If you’re an athlete experiencing aching or sharp pain on the outside of your knee or hip, you might have a tight iliotibial band. Your iliotibial band is a tendon that can rub against your hip or knee bones. The swelling and irritation can cause several symptoms. You might need physical therapy, medications or, rarely, surgery.
Iliotibial band syndrome is where a tendon called the iliotibial band gets irritated or swollen from rubbing against your hip or knee bones. The tendon is on the outside of your leg, and it goes from the top of your pelvic bone down to your knee. It rubs against your bones when it gets too tense (tight). There are many reasons why your iliotibial band might tighten.
Tendons are flexible, elastic-like fibrous tissues that connect your muscles to your bones. Your tendon pulls on the bone when you squeeze a muscle, and that makes your bone move.
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You can have iliotibial band syndrome in one leg, or you can have it in both legs. When you have ITBS in both legs, it's called bilateral iliotibial band syndrome.
You’re at a higher risk for iliotibial band syndrome if you’re young and exercise frequently. Examples of athletes who are most prone to ITBS include:
Even if you're not an athlete, there are still some traits that give you a slightly above average chance of getting iliotibial band syndrome. Reasons include:
Experts note that iliotibial band syndrome often affects U.S. Marines during training. More than 20% get iliotibial band syndrome. Frequent runners, especially long-distance runners, are also prone. Iliotibial band syndrome accounts for about 12% of running injuries. More females than males have iliotibial band syndrome.
Knee pain — of which iliotibial band syndrome is one of many causes — affects as many as 25% of adults.
Your iliotibial band gets irritated and swollen when it’s stretched too tight and rubs against bone. Possible causes of a tight iliotibial band include:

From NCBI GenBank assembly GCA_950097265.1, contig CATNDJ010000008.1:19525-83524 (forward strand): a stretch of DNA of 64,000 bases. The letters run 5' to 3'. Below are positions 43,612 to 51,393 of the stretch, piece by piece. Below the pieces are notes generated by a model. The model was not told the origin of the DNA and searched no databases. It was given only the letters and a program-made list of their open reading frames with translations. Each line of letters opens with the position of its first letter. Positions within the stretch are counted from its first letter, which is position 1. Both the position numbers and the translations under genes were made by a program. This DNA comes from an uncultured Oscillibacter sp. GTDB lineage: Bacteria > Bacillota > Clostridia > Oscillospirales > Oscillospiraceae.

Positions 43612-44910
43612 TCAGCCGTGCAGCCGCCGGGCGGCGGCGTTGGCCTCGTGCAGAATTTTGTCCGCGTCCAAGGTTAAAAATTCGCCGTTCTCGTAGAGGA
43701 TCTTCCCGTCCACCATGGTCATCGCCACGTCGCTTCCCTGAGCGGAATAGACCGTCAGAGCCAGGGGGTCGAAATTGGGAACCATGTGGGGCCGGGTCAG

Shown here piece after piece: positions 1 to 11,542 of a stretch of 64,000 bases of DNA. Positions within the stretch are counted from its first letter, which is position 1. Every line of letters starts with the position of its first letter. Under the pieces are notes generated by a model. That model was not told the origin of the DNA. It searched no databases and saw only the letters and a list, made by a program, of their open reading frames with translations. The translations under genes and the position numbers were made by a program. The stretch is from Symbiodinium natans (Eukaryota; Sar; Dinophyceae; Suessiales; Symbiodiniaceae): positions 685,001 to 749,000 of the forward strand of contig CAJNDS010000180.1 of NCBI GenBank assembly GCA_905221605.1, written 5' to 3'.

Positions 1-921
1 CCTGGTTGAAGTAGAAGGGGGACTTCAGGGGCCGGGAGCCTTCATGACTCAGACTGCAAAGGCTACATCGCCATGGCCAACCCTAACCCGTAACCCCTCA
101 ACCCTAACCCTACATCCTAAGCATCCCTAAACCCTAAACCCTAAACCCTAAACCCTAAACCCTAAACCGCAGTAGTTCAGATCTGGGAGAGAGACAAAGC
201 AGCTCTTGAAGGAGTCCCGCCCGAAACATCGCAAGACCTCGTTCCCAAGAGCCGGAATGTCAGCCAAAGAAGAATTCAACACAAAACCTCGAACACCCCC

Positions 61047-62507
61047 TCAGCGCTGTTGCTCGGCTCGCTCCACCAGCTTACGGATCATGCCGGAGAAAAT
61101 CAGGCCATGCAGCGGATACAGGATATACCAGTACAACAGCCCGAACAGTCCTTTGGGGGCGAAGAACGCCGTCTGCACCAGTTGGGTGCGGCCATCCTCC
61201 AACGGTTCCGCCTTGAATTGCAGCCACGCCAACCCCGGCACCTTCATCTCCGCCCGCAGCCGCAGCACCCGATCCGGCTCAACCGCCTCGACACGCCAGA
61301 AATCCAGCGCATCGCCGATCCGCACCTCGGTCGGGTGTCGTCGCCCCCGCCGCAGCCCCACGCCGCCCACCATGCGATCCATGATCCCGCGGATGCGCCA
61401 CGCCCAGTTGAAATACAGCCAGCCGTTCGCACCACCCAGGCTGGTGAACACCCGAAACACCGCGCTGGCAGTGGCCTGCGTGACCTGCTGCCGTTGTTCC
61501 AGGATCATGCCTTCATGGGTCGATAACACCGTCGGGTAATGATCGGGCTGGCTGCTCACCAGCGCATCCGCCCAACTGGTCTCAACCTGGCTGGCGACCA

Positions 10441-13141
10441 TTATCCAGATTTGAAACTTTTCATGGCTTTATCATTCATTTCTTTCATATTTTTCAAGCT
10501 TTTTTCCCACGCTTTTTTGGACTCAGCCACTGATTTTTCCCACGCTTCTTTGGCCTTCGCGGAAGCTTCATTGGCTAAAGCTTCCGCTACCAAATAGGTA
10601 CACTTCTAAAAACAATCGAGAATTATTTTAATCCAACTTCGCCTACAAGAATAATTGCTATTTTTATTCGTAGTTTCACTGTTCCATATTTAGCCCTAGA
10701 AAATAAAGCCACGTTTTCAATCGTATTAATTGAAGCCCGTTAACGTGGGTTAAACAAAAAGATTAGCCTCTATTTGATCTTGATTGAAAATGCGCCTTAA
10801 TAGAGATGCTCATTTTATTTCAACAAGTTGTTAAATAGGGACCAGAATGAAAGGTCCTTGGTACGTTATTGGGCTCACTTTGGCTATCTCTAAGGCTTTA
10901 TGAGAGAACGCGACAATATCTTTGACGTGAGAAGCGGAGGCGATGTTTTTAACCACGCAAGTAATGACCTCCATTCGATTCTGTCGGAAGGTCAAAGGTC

Your tight iliotibial band might rub against your bones for reasons that include:
A tense iliotibial band can cause several symptoms:
At first, the pain will start after you exercise. As the syndrome worsens, you’ll feel it the whole time you exercise and, eventually, also when you’re resting.
People with iliotibial band syndrome describe the initial pain as aching and burning. The more they exercise their leg, and the worse the syndrome gets, the sharper the pain turns. Tell your healthcare provider not just where the iliotibial band syndrome pain is but what it feels like.
Your healthcare provider might diagnose you with iliotibial band syndrome after discussing your history of exercise and symptoms and performing a physical examination. Your provider should check for the following signs of ITBS:
Your healthcare provider might perform a test called the Noble and Ober test. There are several steps that include:
Correct diagnosis of iliotibial band syndrome also requires imaging tests, including:
Your healthcare provider will want to fully understand what you’re experiencing so that you receive the best care possible. Questions they might ask include:
There are some treatments for iliotibial band syndrome that you can do at home, while others require a healthcare provider. Common treatments include:
Your iliotibial band syndrome might heal after treatments such as rest, physical therapy and medications. The pain will likely increase if you don’t receive treatment. Discuss your options with your healthcare provider.
Preventing iliotibial band syndrome might be difficult if you’re an athlete such as a skier, cyclist or long-distance runner. But you might try changing some of the ways you do those activities to reduce your risk of ITBS. Examples include:
With treatment, specifically nonsurgical treatment, about 50 to 90% of people with ITBS improve after about four to eight weeks. Some studies show that it happens within two to six weeks.
Iliotibial band syndrome can worsen without treatment. Talk to your healthcare provider about psychical therapy, medications and other treatments.
Iliotibial band syndrome can sometimes cause patellofemoral pain syndrome (PFPS). You might feel pain around and under your kneecap (patella) in addition to the knee and hip pain. Be sure to let your healthcare provider know if you have more symptoms. There are treatments for PFPS.
Once you're pain-free, you can slowly get back to your regular activities with your healthcare provider's permission. Make a plan with your provider. Together you can figure out what activities you can do and when you can safely do them.
Contact your healthcare provider if you have knee or hip pain that either doesn't get better after a few weeks or gets even worse.
A note from Cleveland Clinic
If you’re part of the 25% of adults who experience knee pain, you might have iliotibial band syndrome. When the tendon rubs against your hip or knee bones, it gets swollen and irritated, causing several symptoms. Athletes have an above-average chance at getting ITBS.
You might have to hop off your bike if you have iliotibial band syndrome. The pain might take you off the court, field or track. But, likely, you'll just have to take a break from your favorite sports, not give them up forever. ITBS is treatable. With your healthcare providers' help, you can recover from iliotibial band syndrome.
Last reviewed by a Cleveland Clinic medical professional on 10/19/2021.
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